The forms would be collated in a spreadsheet and the numbers averaged for each staff member and for the business as a whole. Every week on Monday morning Michael received a report from his admin assistant with the average performance numbers across the company for service and quality in the last week. At the same time Michael had his assistant call 10% of all clients every week and ask them to rate the completed jobs in a similar manner and these ratings were listed side by side with the staff member’s own ratings. The staff members would be given access to the customer ratings as well and as required Michael would sit down with individual staff members, compare notes and generally help the staff improve on their ratings and become more accurate in their self-scores.
This scoring system completely changed the way Michael thought about managing his business and he realised that the way to build a great company and great business value was to step back and create management systems, scoreboards and dashboards.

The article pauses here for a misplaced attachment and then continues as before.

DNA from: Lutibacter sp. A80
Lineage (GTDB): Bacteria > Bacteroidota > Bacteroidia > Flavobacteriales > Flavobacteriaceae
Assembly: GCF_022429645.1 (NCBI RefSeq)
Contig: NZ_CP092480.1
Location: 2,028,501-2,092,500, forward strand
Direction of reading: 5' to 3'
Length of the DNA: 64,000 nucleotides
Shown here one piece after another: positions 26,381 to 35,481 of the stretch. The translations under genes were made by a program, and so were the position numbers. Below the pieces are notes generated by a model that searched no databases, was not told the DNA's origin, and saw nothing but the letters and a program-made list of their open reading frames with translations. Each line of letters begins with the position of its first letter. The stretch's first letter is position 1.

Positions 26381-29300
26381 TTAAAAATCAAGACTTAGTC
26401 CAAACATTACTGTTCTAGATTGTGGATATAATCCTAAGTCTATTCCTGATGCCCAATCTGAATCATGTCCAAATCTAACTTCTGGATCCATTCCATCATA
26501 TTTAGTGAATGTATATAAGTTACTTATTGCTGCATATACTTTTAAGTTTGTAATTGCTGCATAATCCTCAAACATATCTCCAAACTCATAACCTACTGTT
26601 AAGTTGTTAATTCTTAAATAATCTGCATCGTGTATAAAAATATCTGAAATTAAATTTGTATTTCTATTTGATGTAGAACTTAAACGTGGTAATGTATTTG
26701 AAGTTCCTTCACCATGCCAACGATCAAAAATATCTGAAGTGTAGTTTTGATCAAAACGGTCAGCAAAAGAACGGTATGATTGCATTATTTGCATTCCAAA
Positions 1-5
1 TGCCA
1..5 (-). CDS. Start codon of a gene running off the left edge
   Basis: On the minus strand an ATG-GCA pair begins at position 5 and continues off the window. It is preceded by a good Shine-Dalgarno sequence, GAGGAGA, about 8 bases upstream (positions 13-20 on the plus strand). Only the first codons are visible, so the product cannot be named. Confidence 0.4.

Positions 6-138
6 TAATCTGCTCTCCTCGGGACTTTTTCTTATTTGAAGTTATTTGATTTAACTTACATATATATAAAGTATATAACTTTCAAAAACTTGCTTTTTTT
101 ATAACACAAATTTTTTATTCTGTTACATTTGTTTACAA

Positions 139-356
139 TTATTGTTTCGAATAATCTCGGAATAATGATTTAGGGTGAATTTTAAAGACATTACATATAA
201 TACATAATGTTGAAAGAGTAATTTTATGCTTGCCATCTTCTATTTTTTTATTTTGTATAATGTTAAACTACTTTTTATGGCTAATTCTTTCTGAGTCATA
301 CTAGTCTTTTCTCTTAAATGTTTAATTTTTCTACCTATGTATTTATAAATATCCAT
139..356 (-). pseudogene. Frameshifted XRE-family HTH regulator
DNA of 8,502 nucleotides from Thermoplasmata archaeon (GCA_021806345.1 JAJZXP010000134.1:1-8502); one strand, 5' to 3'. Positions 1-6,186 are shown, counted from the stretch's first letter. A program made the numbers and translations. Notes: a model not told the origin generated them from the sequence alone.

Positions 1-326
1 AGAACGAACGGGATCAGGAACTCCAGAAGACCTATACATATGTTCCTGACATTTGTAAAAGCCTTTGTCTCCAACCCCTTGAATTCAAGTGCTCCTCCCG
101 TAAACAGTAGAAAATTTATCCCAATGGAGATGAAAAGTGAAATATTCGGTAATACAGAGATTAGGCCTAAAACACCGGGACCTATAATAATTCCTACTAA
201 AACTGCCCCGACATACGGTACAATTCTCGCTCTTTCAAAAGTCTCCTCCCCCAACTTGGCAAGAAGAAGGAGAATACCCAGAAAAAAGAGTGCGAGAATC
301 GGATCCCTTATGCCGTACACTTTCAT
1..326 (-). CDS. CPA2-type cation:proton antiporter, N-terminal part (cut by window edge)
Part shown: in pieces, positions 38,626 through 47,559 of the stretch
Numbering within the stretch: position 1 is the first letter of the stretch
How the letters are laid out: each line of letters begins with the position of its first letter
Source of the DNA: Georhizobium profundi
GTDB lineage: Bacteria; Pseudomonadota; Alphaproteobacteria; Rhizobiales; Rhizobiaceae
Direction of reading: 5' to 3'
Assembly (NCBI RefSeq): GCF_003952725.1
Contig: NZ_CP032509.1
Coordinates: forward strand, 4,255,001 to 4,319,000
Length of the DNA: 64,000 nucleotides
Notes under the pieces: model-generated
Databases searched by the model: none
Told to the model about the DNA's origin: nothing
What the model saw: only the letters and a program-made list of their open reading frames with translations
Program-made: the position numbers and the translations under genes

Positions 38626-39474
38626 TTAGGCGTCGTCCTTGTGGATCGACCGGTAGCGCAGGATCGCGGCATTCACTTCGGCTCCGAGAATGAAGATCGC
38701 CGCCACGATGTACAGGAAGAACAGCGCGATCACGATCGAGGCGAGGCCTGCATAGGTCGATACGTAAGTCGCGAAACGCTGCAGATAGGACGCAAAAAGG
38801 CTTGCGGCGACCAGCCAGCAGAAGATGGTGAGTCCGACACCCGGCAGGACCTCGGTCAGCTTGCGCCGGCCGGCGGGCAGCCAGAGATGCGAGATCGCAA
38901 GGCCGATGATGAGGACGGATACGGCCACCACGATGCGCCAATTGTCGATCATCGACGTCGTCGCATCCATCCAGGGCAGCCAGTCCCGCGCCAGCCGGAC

So she did… and it took a lot of courage… Michael created 3 different weekly dashboards: one for operations, one for marketing and one for finances.
Now 5 years later Michael is negotiating to sell his business. The price he is likely to sell for is at least 3 times what he would have been able to sell it for a few years back, because now he is selling a business that operates almost independently from Michael himself.
And Michael as well as the new owners of Michael’s business will live happily ever after… The End
Ask yourself… Where will you find the courage to make Profound things happen in your Business?